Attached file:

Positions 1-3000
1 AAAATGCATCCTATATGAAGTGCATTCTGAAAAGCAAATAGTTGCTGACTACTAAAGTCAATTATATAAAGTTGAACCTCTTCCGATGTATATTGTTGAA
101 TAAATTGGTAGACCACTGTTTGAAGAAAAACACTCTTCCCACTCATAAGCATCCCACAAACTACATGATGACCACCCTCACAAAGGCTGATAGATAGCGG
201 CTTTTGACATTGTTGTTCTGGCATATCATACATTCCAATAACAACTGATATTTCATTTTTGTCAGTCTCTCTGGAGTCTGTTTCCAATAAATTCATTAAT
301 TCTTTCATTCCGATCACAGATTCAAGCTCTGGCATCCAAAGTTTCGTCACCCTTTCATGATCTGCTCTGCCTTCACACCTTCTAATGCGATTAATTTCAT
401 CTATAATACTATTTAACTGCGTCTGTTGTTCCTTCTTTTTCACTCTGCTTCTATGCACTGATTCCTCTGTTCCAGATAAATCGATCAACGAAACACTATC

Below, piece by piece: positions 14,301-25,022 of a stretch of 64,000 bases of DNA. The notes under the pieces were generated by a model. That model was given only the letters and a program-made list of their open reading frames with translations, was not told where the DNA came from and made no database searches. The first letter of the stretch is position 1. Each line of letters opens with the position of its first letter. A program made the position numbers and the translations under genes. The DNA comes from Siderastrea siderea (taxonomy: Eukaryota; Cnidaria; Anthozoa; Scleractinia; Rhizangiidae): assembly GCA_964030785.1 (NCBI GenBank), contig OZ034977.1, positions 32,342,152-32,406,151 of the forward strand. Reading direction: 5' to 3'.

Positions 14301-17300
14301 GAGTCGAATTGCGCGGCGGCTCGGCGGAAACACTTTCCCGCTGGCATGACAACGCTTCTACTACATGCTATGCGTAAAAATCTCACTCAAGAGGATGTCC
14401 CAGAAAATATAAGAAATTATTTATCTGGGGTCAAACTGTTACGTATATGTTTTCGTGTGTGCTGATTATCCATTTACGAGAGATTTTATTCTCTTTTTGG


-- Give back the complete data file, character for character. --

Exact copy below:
Positions 1-3000
1 AAAATGCATCCTATATGAAGTGCATTCTGAAAAGCAAATAGTTGCTGACTACTAAAGTCAATTATATAAAGTTGAACCTCTTCCGATGTATATTGTTGAA
101 TAAATTGGTAGACCACTGTTTGAAGAAAAACACTCTTCCCACTCATAAGCATCCCACAAACTACATGATGACCACCCTCACAAAGGCTGATAGATAGCGG
201 CTTTTGACATTGTTGTTCTGGCATATCATACATTCCAATAACAACTGATATTTCATTTTTGTCAGTCTCTCTGGAGTCTGTTTCCAATAAATTCATTAAT
301 TCTTTCATTCCGATCACAGATTCAAGCTCTGGCATCCAAAGTTTCGTCACCCTTTCATGATCTGCTCTGCCTTCACACCTTCTAATGCGATTAATTTCAT
401 CTATAATACTATTTAACTGCGTCTGTTGTTCCTTCTTTTTCACTCTGCTTCTATGCACTGATTCCTCTGTTCCAGATAAATCGATCAACGAAACACTATC

Below, piece by piece: positions 14,301-25,022 of a stretch of 64,000 bases of DNA. The notes under the pieces were generated by a model. That model was given only the letters and a program-made list of their open reading frames with translations, was not told where the DNA came from and made no database searches. The first letter of the stretch is position 1. Each line of letters opens with the position of its first letter. A program made the position numbers and the translations under genes. The DNA comes from Siderastrea siderea (taxonomy: Eukaryota; Cnidaria; Anthozoa; Scleractinia; Rhizangiidae): assembly GCA_964030785.1 (NCBI GenBank), contig OZ034977.1, positions 32,342,152-32,406,151 of the forward strand. Reading direction: 5' to 3'.

Positions 14301-17300
14301 GAGTCGAATTGCGCGGCGGCTCGGCGGAAACACTTTCCCGCTGGCATGACAACGCTTCTACTACATGCTATGCGTAAAAATCTCACTCAAGAGGATGTCC
14401 CAGAAAATATAAGAAATTATTTATCTGGGGTCAAACTGTTACGTATATGTTTTCGTGTGTGCTGATTATCCATTTACGAGAGATTTTATTCTCTTTTTGG